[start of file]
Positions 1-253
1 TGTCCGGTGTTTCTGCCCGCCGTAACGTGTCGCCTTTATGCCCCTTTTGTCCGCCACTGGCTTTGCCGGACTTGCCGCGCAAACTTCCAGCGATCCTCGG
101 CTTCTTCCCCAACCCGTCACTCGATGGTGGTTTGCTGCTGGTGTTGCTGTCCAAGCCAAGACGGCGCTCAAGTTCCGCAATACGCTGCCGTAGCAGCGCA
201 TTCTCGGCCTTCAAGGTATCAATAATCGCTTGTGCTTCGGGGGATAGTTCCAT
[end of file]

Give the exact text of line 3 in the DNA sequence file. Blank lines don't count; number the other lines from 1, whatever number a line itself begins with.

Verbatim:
101 CTTCTTCCCCAACCCGTCACTCGATGGTGGTTTGCTGCTGGTGTTGCTGTCCAAGCCAAGACGGCGCTCAAGTTCCGCAATACGCTGCCGTAGCAGCGCA